When working with dates, oftentimes, you'd like to know if a given date comes before or after another date. We can get these answers by comparing dates.
In this article, we will learn how to use the Python
datetime module to create and compare both naive (without timezone info) and aware (with timezone info) dates.
To compare the dates, we will use the comparison operators in Python:
<, >, ==, <=, >=, !=.
datetime module has two methods for creating dates object -
datetime.date. Comparisons can only be made on objects created from the same class:
datetime.datetime.now() >= datetime.date.today()
This will result in a
TypeError: can't compare datetime.datetime to datetime.date
Comparing Timezone-Naive Datetimes
Let's start off with comparing naive dates, which don't have any timezone information. First, we'll want to import the
from datetime import datetime, date
Then, let's make a few dates that we can compare:
date1 = date(1995, 3, 20) date2 = date(2020, 1, 1) dob_a = datetime(1995, 3, 20) dob_b = datetime(2020, 1, 1)
Comparing these objects is made as easy as comparing, say, integers. A date is less than another, if its time precedes the other.
In our case,
date1 is considered less (
date2 because it's farther back in time:
print("date1 comes before date2?", date1 < date2) print("date1 comes after date2?", date1 > date2) print("date1 is equal to date2?", date1 == date2)
This results in:
date1 comes before date2? True date1 comes after date2? False date1 is equal to date2? False
Now, you'd typically incorporate this logic into some flow-control statements:
if dob_a > dob_b: print("person a is older than person b") else: print("person b is older than person a")
This results in:
person b is older than person a
Comparing Timezone-Aware Datetimes
Time zones can complicate things a bit, though, thankfully, we can apply the exact same logic to the comparison. The only difference is that we're working with aware dates - dates with additional information about the time zone they're in:
from datetime import datetime import pytz # Create timezone objects for different parts of the world tz_ny= pytz.timezone('America/New_York') tz_lon = pytz.timezone("Europe/London") # Year, Month, Day, Hour, Minute, Second datetime = datetime(2010, 4, 20, 23, 30, 0) # Localize the given date, according to the timezone objects date_with_timezone_1 = tz_ny.localize(datetime) date_with_timezone_2 = tz_lon.localize(datetime) # These are now, effectively no longer the same *date* after being localized print(date_with_timezone_1) # 2010-04-20 23:30:00-04:00 print(date_with_timezone_2) # 2010-04-20 23:30:00+01:00 print(date_with_timezone_1 == date_with_timezone_2)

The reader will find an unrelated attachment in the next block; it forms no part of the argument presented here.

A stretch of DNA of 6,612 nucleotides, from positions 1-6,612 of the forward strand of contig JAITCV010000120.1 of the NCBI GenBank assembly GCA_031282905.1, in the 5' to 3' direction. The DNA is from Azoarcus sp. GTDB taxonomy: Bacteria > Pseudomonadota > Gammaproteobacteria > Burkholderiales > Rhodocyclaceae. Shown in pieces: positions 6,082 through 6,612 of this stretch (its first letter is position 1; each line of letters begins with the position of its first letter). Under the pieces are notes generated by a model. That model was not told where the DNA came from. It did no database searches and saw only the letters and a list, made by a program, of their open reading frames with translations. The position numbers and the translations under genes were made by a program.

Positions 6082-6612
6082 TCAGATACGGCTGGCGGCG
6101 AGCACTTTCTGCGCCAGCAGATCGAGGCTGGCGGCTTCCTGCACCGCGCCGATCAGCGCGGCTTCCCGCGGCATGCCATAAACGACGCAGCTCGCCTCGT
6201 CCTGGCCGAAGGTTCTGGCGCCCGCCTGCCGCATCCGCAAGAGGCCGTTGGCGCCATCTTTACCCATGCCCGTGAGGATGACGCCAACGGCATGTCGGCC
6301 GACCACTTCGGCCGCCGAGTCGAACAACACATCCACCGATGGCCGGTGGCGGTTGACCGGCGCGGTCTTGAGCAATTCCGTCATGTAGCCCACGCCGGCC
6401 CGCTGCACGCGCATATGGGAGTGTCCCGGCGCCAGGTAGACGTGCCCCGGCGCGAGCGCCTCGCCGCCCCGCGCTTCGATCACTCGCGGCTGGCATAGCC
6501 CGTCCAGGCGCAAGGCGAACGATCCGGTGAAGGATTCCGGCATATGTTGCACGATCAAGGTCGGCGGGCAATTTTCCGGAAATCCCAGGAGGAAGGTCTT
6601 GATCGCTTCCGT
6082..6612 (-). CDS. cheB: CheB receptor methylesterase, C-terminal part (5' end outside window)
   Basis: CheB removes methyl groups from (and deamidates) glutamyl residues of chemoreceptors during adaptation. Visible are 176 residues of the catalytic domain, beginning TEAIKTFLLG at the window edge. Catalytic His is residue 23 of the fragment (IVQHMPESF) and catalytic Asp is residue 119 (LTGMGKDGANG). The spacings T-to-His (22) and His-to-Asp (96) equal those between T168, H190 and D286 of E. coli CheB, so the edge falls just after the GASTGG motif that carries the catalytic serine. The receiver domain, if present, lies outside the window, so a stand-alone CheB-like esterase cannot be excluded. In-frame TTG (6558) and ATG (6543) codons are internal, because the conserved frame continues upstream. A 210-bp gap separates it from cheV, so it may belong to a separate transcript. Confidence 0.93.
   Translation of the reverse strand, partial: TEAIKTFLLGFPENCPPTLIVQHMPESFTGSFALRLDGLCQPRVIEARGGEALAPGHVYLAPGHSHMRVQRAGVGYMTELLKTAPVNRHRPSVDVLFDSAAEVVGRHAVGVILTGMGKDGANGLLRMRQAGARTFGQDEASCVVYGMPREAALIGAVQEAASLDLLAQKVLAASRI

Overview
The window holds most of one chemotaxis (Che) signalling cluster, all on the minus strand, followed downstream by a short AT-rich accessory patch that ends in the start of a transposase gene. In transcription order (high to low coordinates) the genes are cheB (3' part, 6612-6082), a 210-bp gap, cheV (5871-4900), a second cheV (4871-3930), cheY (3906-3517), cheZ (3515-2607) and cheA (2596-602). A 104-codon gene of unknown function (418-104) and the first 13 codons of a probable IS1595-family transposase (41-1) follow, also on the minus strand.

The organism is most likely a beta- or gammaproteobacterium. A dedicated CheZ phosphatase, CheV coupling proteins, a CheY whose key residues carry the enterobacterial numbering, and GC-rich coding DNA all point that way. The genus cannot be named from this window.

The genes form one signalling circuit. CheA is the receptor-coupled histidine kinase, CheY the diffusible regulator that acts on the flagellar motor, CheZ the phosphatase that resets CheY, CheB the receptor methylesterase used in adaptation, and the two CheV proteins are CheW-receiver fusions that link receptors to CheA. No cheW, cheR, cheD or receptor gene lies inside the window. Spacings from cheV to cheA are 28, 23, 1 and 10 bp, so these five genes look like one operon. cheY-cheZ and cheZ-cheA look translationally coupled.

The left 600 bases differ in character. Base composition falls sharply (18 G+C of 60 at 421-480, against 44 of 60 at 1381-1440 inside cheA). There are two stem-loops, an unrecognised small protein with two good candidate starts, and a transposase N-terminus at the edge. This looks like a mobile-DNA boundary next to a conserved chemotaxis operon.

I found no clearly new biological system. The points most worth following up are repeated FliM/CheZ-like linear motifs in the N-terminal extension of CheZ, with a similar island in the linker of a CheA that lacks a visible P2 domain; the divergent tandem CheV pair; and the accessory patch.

Running this code results in:
While this statement:
print(date_with_timezone_1 > date_with_timezone_2)
Would result in:
Now, this result might strike you as a bit odd. We're comparing these two datetimes:
2010-04-20 23:30:00-04:00 # date_with_timezone_1 2010-04-20 23:30:00+01:00 # date_with_timezone_2
Intuitively, it looks like
date_with_timezone_2 is indeed larger than
date_with_timezone_1. Though, let's take a look at how the
localize() function works.
Here, we've used the
pytz library to make our naive dates aware. We've constructed a timezone object for New York (
tz_ny), and a timezone object for London (
Then, to inject timezone information into our
datetime object, we've run the
localize() function and packed the result into
We've put in 11:30PM into
localize(), which in turn created a datetime for 11:30PM in New York, and 11:30PM in London respectively. To get from 11:30PM in New York, to 11:30PM in London, you'd have to add 4 hours. More time has passed to get New York to 11:30PM, than it took to get London to 11:30PM. Thus, the datetime corresponding to New York at 11:30PM is larger than the datetime corresponding to London at 11:30PM.
Please keep this behavior in mind when working with timezones this way.
However, it is worthy of note that comparing aware dates with naive dates will result in an error:
date_with_timezone = tz_ny.localize(datetime) print(datetime == date_without_timezone)
This will result in the following error:
TypeError: can't compare offset-naive and offset-aware datetimes
So to compare datetime objects, both objects must both be either naive or aware.
In this article, we have discussed ways of comparing both timezone-aware and timezone-naive dates in Python, we have also looked at possible pitfalls that we may encounter when comparing dates and possible workarounds.
If you have any questions or contributions please leave them in the comments section below.